Interview: Elevate the Peak with Rebecca Jewett

    The Palmer Land Conservancy president and CEO talks about local outdoors, protecting our natural spaces and what the prairie has to do with blind dates.

    Rebecca Jewett of Palmer Land Conservancy hikes with Buddhist prayer flags in the background
    Rebecca Jewett leads Palmer Land Conservancy and other outdoor groups toward a collaborative plan for outdoors in the Pikes Peak region through Elevate the Peak. Photo courtesy of Rebecca Jewett.

    If you enjoy the trails and open spaces around Colorado Springs, you can thank the Palmer Land Conservancy. In a region fortunate to have many organizations devoted to our outdoors and outdoor way of life, Palmer Land Conservancy is often the group that secures easements and legal protections of land parcels. The work can be behind the scenes, but the group has played an invaluable role in creating just about every local open space. Red Rock Canyon Open Space, Stratton Open Space, Pineries Open Space, Paint Mines Interpretive Park, Catamount Ranch Open Space, even Garden of the Gods and the ongoing Ring the Peak Trail are just some of the local treasures Palmer has helped to create. 

    Now Palmer Land Conservancy is spearheading Elevate the Peak, a collaborative effort with other nonprofits to establish a comprehensive, 10-year plan to guide land conservation and recreation efforts in the Pikes Peak region. Led by its president and CEO, Rebecca Jewett, the group secured a grant from Great Outdoors Colorado (GOCO) to fund the project. We wanted to know more, so we sat down with Jewett to talk about Elevate the Peak, enjoying our local outdoors and her passion for protecting Colorado’s natural landscapes.

    Springs: What is Elevate the Peak and why do we need it?

    Rebecca Jewett: Elevate the Peak is a big community visioning and planning effort focused on outdoor recreational land conservation. Eleven environmental and conservation organizations have come together to create a coalition. Partners include Rocky Mountain Field Institute (RMFI), Catamount Institute, Trails and Open Space Coalition, Pikes Peak Outdoor Recreation Alliance and Cattleman’s Agricultural Land Trust. 

    We realized a while ago that we need to be more proactive. People love living here for the outdoors. Ask anybody on the street why they love living here, and they look at Pikes Peak. But in the face of immense population growth over the last couple of years, and now coupled with increased awareness of the value of our outdoor spaces due to the pandemic, we realized we wanted to hear from the community about their goals and visions and set forth a collective regional vision for both outdoor recreation and the conservation of land. It’s never happened before on this scale.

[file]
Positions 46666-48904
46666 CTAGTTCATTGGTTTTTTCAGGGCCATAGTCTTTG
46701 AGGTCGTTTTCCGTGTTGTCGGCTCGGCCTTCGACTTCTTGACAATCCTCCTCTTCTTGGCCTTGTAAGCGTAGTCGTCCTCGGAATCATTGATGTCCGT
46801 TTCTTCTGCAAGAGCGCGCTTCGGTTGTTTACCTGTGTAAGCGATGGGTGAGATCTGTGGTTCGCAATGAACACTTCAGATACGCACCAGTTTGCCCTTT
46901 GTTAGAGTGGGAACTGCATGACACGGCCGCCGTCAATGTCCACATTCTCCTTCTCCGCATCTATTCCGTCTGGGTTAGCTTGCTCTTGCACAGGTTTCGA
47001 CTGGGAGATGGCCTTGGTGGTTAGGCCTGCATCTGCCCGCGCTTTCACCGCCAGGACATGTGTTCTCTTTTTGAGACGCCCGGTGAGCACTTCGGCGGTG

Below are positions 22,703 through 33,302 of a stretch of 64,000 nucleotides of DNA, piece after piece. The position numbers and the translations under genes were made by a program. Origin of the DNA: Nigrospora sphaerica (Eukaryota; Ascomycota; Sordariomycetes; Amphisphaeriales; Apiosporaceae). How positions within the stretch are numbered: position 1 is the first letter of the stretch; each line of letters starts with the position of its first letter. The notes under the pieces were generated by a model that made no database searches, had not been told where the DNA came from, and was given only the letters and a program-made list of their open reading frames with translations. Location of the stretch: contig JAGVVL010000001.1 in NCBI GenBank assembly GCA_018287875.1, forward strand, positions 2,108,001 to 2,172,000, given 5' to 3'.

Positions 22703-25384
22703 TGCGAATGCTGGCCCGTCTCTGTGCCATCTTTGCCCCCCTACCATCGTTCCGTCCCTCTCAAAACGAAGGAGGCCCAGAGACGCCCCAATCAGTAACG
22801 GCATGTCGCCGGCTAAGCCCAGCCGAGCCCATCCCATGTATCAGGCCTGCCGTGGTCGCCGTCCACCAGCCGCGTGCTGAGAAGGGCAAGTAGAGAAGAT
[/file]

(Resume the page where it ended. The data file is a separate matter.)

We’re looking at four counties—El Paso, Teller, Fremont and Park counties—that identify with Pikes Peak as a focal point for the outdoors. It’s a four county effort to listen to those we haven’t heard from in the past. We want urban voices; we want rural voices. We want voices who use the outdoors and those who don’t use the outdoors. We want to bring it all together and identify where we need to go as a region to protect this tremendous quality of life and these natural resources—and be a little more bold in it.

    pikes peak in the fall
    Pikes Peak in autumn. Photo by Mike Menefee.

    What does the process look like?

    We’ve had focus groups where we tapped into various segments of the community we specifically wanted to listen to. We also have a short, three-minute survey at elevatethepeak.org that we hope will gather a broad swath of voices from every corner. We’re doing community roundtables around the region. And we’re going to pull it all together, find the common threads, the big ideas, the things that percolate to the top and put forth a 10-year vision and action plan that these groups together will collectively help get done.

    Why are you hoping to involve non-land users?

    We are naturally hearing from the people who have their favorite trail and go run five days a week. We want to hear those voices, absolutely. But we also want to hear from people who aren’t using it as much or who might not identify with the outdoors and ask why? Is it an access issue?